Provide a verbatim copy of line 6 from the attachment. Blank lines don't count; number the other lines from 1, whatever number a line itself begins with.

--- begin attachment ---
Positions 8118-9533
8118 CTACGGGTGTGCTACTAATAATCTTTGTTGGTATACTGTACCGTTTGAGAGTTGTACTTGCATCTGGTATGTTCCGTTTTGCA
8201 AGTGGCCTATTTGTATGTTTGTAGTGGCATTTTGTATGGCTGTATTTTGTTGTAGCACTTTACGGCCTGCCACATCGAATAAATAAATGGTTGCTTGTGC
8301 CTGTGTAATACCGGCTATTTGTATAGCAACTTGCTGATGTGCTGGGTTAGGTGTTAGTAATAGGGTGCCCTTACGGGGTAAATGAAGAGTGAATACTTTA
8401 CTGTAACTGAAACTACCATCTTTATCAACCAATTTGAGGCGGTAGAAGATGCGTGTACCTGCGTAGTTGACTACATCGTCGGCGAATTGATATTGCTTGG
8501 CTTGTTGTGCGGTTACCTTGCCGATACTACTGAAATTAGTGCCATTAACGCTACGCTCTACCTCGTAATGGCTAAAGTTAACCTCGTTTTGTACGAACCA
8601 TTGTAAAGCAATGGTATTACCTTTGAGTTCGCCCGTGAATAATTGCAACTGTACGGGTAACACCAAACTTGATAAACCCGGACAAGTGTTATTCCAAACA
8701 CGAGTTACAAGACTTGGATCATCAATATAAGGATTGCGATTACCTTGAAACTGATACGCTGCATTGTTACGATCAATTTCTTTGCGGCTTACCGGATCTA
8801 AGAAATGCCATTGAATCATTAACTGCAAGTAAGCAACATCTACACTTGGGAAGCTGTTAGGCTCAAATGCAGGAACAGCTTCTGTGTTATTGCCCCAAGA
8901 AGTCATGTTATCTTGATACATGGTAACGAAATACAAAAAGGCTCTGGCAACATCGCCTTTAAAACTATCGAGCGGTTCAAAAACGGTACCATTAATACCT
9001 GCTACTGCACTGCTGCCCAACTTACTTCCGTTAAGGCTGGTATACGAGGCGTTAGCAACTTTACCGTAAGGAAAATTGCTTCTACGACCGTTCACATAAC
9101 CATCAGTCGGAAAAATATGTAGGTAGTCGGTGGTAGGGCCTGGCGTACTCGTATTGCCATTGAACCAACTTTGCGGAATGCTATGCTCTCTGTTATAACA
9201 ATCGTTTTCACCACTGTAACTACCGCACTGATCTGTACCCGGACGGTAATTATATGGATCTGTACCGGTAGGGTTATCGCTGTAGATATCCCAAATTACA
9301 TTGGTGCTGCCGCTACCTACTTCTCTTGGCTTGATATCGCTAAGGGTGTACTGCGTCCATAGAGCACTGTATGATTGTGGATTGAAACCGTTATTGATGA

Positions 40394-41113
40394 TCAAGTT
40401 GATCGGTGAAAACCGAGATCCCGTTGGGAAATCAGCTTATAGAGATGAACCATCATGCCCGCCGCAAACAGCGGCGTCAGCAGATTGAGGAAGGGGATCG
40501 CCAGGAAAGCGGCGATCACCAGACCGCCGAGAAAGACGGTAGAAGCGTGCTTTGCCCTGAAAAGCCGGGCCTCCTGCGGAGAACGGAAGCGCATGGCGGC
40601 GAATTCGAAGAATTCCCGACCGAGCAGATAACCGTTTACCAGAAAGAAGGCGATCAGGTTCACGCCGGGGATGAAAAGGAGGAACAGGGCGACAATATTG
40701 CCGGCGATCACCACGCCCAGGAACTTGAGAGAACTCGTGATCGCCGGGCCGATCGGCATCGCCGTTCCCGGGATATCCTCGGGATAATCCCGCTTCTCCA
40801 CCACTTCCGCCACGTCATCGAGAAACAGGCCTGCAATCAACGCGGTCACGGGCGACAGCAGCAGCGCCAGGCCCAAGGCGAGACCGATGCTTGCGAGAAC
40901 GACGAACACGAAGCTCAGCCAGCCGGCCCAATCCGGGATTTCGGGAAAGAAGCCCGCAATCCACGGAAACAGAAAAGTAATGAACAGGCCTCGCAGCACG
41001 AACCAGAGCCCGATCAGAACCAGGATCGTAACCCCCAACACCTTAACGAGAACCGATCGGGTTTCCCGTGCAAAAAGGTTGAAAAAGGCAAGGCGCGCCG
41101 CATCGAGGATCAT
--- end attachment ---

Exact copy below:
8501 CTTGTTGTGCGGTTACCTTGCCGATACTACTGAAATTAGTGCCATTAACGCTACGCTCTACCTCGTAATGGCTAAAGTTAACCTCGTTTTGTACGAACCA